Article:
clock menu more-arrow no yes mobile

Filed under:

As sales plunge, LA home prices are inching up at the slowest rate in years

New, 36 comments

LA County’s median sale price was $581,500 in December

Spanish-style house
Sales of homes and condos fell 20 percent since last December.
Photo by Liz Kuball

For Los Angeles’s real estate market, 2018 ended with barely a whimper. Just 5,291 homes sold in December, representing a 20 percent drop since the same time last year, according to a new report from CoreLogic.

The county’s median sale price—$581,500—was slightly higher than in December of last year, but down 3.1 percent since November. It was also more than 5 percent below levels reached in August, when LA’s median sale price of $615,000 tied an all-time record.

Year-over-year, prices are up just 2 percent in LA County, and a measly 1.1 percent across all of Southern California.

Across the region, the number of homes and condos sold has fallen off dramatically since last year and are now at their lowest level since last year. The 15,781 December sales in Southern California was the lowest for that month since 2007, at the start of the subprime mortgage crisis.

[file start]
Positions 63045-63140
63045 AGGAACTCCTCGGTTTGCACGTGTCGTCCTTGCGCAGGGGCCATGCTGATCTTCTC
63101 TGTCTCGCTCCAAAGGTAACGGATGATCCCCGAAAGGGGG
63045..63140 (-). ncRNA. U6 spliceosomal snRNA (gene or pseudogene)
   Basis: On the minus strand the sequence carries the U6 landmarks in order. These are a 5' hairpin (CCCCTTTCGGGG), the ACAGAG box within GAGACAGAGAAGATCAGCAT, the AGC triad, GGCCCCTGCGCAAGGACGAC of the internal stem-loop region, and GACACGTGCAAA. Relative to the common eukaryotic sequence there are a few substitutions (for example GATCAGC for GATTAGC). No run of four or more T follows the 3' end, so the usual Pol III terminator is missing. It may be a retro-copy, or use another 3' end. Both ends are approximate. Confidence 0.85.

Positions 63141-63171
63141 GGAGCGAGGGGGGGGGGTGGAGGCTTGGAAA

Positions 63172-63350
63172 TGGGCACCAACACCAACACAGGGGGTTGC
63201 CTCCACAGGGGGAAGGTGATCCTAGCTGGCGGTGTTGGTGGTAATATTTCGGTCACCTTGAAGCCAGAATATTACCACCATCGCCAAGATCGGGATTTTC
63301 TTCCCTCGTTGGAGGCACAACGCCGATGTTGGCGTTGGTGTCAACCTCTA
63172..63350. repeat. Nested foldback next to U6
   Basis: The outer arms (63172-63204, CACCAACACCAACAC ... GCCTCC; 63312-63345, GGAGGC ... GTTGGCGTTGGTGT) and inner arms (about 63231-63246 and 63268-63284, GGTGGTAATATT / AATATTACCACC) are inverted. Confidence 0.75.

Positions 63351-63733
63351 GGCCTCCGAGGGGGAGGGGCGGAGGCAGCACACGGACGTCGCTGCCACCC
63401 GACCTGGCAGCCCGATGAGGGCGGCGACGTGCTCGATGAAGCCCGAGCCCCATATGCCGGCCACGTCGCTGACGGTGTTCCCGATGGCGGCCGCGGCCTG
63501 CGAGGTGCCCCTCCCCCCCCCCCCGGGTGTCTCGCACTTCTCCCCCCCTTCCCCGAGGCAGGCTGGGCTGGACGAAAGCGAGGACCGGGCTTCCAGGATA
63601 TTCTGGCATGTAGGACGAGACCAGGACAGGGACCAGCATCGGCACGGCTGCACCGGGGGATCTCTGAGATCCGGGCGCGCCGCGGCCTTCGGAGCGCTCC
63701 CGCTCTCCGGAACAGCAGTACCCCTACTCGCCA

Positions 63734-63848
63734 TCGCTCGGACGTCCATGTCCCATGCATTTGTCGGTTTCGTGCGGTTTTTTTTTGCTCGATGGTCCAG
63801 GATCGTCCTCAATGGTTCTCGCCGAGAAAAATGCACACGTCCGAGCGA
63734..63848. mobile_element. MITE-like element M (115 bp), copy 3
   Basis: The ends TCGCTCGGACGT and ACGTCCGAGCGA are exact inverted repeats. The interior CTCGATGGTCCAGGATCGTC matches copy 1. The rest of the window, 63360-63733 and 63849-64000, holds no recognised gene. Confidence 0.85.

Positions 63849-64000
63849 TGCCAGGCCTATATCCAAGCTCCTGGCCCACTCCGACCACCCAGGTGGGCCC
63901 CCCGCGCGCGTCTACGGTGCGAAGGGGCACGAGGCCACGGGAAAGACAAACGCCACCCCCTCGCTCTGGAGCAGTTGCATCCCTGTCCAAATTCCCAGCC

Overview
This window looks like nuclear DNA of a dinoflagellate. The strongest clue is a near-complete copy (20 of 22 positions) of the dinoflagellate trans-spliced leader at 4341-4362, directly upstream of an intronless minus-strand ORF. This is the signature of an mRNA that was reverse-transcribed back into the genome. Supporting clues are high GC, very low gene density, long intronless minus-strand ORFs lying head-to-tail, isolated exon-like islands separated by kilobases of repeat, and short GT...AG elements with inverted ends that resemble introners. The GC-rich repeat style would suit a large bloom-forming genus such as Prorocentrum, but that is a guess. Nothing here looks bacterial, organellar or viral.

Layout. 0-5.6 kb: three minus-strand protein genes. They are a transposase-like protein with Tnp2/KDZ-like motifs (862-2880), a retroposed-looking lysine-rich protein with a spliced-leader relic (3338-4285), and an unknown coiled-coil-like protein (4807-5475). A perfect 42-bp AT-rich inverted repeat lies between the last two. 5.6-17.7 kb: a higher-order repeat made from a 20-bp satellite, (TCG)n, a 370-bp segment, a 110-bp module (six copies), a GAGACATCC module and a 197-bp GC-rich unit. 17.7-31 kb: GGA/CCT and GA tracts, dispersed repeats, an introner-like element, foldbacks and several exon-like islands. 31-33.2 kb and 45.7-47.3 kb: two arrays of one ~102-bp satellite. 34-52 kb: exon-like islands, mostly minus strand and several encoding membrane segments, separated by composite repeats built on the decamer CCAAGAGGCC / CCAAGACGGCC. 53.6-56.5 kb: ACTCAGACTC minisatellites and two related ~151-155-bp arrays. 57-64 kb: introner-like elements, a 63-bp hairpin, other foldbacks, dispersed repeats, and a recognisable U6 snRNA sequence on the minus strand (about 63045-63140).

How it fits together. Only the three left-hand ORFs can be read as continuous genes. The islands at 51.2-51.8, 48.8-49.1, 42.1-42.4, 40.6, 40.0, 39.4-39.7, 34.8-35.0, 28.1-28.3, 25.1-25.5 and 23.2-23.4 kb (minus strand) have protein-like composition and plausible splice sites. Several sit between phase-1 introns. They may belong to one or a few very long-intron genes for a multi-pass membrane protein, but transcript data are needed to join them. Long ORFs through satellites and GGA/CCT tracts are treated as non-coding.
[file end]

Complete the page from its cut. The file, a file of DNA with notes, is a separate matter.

Housing analysts predicted that LA’s red-hot housing market would settle in 2018, and the prognosis for the year ahead looks much the same. Still, December’s decline in sales was particularly sharp.

CoreLogic analyst Andrew LePage points out that more homes typically sell in December than in November. This year, though, sales dropped 8 percent across all of Southern California between those months.

“This drop in activity reflects a variety of factors,” says LePage. One of those factors is mortgage interest rates, which climbed for most of 2018, limiting the ability of buyers to stretch their budgets.

LePage also says that “some would-be buyers remain priced out or unwilling to buy amid concerns that prices have overshot a sustainable level.”

Though home prices still haven’t reached pre-recession levels when adjusted for inflation, they are now rising at the slowest level in years. December’s year-over-year median price gain across all of Southern California was the lowest since 2012.

One reason for that could be that the recent drop in sales has disproportionately affected higher-priced homes. LePage suggests that some wealthy buyers may have held off on buying close to the end of the year due to concerns about the stock market.

Unfortunately for prospective buyers, that means that prices for more affordable homes are probably still climbing relatively steadily as 2019 gets underway.